Mount Desert Island" by Fitz Hugh Lane

Lot 52, "Sunrise on the Maine Coast - Mount Desert Island, by Fitz Hugh Lane, oil on canvas, 17 by 27 1/2 inches, 1856

Fitz Hugh Lane (1804-1865) is regarded as perhaps the nation's finest Luminist painter for some of his depictions of large sailing ships at twilight in harbors have a magical stillness and fresh illuminated air about them that are marvelous. The auction has two Lanes and one, in fact, Lot 52, shown above, is also a Mount Desert scene. Entitled "Sunrise on the Maine Coast - Mount Desert Island," it is an oil on canvas, 17 by 27 1/4 inches and dated 1856, shown above. It is an interesting work for it is a bit more horizontal than most of his and reads almost like a Sung scrool as the bright early sun light lights up the clouds above a sailing ship out in the bay at the right while a man reads on a rock behind a fallen tree, a symbol employed by several artists including Thomas Cole of the passage of time and wilderness. The left half of the painting remains much in darkness with another ship at the far left while the breaking light is highlighted on a mountain in the distance and a large rock in the middle of the bay. This is a very fine painting and has a conservative estimate of $400,000 to $600,000. It sold for $567,000, a rather low price considering the fact that there were buyers at this auction with a fair bit of money, as can be seen from the price achieved on the other work in the auction by Lane. While not as technical as fine as Church, Lane's lack of precision is offset by his ability to create marvelous "atmospheres."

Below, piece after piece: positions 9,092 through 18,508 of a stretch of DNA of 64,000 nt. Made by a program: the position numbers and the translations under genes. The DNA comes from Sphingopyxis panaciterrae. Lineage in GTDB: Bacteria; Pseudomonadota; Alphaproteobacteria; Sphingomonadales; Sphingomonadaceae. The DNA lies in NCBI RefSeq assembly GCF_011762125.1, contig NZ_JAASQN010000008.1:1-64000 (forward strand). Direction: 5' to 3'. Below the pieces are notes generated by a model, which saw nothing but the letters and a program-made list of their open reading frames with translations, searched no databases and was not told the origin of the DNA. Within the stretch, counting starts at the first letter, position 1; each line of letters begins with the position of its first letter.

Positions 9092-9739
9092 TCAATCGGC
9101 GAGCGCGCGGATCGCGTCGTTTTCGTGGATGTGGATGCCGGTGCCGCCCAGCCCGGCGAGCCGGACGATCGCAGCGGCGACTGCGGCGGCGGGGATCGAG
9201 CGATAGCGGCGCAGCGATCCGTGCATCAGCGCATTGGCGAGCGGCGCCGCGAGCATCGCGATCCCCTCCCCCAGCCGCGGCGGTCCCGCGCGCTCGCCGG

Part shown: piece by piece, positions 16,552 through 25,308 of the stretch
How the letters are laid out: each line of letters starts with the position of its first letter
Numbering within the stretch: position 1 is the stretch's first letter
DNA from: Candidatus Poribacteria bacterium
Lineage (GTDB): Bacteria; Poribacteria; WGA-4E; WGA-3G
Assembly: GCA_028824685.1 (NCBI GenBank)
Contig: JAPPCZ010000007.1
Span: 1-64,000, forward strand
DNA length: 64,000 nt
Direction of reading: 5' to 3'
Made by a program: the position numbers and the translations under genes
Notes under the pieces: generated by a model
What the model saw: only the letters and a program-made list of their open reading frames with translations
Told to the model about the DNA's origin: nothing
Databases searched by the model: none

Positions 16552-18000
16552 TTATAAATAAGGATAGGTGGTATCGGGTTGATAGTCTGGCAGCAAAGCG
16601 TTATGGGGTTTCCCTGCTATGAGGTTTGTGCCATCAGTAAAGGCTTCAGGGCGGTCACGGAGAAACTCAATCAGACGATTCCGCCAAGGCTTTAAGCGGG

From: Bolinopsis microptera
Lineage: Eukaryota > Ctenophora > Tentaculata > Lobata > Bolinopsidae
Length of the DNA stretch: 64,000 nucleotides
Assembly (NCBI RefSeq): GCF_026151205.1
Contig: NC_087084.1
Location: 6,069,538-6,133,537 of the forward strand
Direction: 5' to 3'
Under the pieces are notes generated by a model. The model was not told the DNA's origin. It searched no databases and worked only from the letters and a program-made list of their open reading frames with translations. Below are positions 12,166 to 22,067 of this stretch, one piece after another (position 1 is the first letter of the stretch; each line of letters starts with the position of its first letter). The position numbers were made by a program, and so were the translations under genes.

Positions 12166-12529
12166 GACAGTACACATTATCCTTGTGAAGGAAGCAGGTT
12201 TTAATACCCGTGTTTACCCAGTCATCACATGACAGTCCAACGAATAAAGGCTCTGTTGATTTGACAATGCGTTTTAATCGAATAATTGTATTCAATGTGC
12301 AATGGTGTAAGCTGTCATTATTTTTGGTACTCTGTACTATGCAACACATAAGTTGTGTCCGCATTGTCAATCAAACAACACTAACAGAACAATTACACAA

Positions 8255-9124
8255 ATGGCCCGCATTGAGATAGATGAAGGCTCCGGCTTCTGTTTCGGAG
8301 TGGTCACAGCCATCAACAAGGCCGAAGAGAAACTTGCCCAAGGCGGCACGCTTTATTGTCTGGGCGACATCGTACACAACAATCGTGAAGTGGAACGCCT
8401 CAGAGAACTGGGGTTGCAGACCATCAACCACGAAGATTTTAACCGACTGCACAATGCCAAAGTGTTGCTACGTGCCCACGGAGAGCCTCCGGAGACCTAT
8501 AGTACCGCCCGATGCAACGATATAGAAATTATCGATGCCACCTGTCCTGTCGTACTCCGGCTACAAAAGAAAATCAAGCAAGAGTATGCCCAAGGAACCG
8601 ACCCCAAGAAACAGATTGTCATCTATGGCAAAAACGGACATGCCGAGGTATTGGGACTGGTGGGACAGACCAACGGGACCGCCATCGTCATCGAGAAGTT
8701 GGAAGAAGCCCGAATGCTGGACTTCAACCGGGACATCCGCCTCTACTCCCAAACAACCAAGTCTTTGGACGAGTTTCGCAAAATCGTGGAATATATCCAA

"The Golden Rule" by Fitz Hugh Lane

Lot 46, "The Golden Rule," by Fitz Hugh Lane, oil on canvas, 24 1/4 by 36 1/4 inches

A more typical Lane is Lot 46, entitled "The Golden Rule," an oil on canvas, 24 1/4 by 36 1/4 inches, that has a slightly ambitious estimate of $1,200,000 to $1,800,000. It sold for $3,966,000! Also painted in the 1850's, the catalogue sates that his seascapes of this period are "among his most enduring images" and that "among them is his masterwork, The Golden Rule, celebrating the great age of sail at the mid-point of the nineteenth century." This is a good example of his luminist style, but not his masterwork, that honor going to another similar work whose water is not so choppy, whose sky is darker to better highlight in terrific abstract fashion the bright white sails of the ships.